int i = 0; // initialize the loop variable
The second kind of comment is a multiline comment. It begins with the characters /* and continues, over any number of lines, until the characters */. Any text between the /* and the */ is ignored by the Java compiler. Although this style of comment is typically used for multiline comments, it can also be used for single-line comments. This type of comment cannot be nested (i.e., one /* */ comment cannot appear within another one). When writing multiline comments, programmers often use extra * characters to make the comments stand out. Here is a typical multiline comment:
/* * Step 4: Print static methods, both public and protected, * but don't list deprecated ones. */
The third type of comment is a special case of the second. If a comment begins with /**, it is regarded as a special doc comment. Like regular multiline comments, doc comments end with */ and cannot be nested. When you write a Java class you expect other programmers to use, use doc comments to embed documentation about the class and each of its methods directly into the source code. A program named javadoc extracts these comments and processes them to create online documentation for your class. A doc comment can contain HTML tags and can use additional syntax understood by javadoc. For example:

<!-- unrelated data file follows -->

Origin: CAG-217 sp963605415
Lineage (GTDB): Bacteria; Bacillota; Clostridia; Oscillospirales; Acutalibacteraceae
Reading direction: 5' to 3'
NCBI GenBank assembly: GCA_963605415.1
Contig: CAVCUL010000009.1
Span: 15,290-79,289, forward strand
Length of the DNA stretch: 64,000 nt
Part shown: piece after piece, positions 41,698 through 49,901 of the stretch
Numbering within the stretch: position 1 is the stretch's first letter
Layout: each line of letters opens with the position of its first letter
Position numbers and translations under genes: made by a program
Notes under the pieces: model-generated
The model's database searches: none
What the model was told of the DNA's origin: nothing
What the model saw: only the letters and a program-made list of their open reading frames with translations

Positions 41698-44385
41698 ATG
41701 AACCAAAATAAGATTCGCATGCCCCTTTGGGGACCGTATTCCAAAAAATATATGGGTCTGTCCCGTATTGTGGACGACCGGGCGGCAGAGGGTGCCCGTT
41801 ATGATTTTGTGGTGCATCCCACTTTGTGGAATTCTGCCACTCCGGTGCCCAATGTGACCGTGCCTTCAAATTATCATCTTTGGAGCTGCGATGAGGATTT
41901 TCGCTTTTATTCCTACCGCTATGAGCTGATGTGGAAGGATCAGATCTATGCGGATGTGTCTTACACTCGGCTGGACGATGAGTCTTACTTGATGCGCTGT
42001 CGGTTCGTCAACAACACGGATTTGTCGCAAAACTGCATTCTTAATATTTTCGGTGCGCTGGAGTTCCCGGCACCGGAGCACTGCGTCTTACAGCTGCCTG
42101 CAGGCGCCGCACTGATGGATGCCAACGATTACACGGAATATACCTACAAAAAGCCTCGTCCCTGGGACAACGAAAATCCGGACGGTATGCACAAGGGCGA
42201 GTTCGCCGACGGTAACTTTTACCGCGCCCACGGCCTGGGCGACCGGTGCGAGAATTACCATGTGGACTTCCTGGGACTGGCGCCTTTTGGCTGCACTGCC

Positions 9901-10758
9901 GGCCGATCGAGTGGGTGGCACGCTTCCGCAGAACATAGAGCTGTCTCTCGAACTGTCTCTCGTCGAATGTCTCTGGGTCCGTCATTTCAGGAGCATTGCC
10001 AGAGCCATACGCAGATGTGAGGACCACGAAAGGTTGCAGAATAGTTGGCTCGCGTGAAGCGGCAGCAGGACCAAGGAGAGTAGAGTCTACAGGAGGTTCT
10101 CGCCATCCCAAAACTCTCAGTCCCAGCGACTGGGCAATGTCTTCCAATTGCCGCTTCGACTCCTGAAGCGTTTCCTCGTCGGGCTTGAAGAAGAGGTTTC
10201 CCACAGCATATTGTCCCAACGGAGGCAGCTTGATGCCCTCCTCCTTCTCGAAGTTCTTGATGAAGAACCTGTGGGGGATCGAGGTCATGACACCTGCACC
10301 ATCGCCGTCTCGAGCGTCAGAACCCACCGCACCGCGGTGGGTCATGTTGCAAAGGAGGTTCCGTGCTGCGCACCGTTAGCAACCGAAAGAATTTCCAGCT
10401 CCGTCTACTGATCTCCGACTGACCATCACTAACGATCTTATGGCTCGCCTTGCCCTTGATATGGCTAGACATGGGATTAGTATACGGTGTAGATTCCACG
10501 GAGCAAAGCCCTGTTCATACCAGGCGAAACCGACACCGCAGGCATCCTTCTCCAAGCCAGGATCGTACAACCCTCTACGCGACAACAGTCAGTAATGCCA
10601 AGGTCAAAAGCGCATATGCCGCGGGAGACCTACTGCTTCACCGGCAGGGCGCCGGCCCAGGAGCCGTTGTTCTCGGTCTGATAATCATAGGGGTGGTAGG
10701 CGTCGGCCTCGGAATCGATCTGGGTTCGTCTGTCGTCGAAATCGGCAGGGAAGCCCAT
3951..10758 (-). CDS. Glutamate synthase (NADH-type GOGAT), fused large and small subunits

/** * Display a list of classes, many to a line. * * @param classes The classes to display * @return <tt>true</tt> on success, * <tt>false</tt> on failure. * @author David Flanagan */
See Chapter 7, "Java Programming and Documentation Conventions", for more information on the doc-comment syntax and Chapter 8, "Java Development Tools", for more information on the javadoc program.
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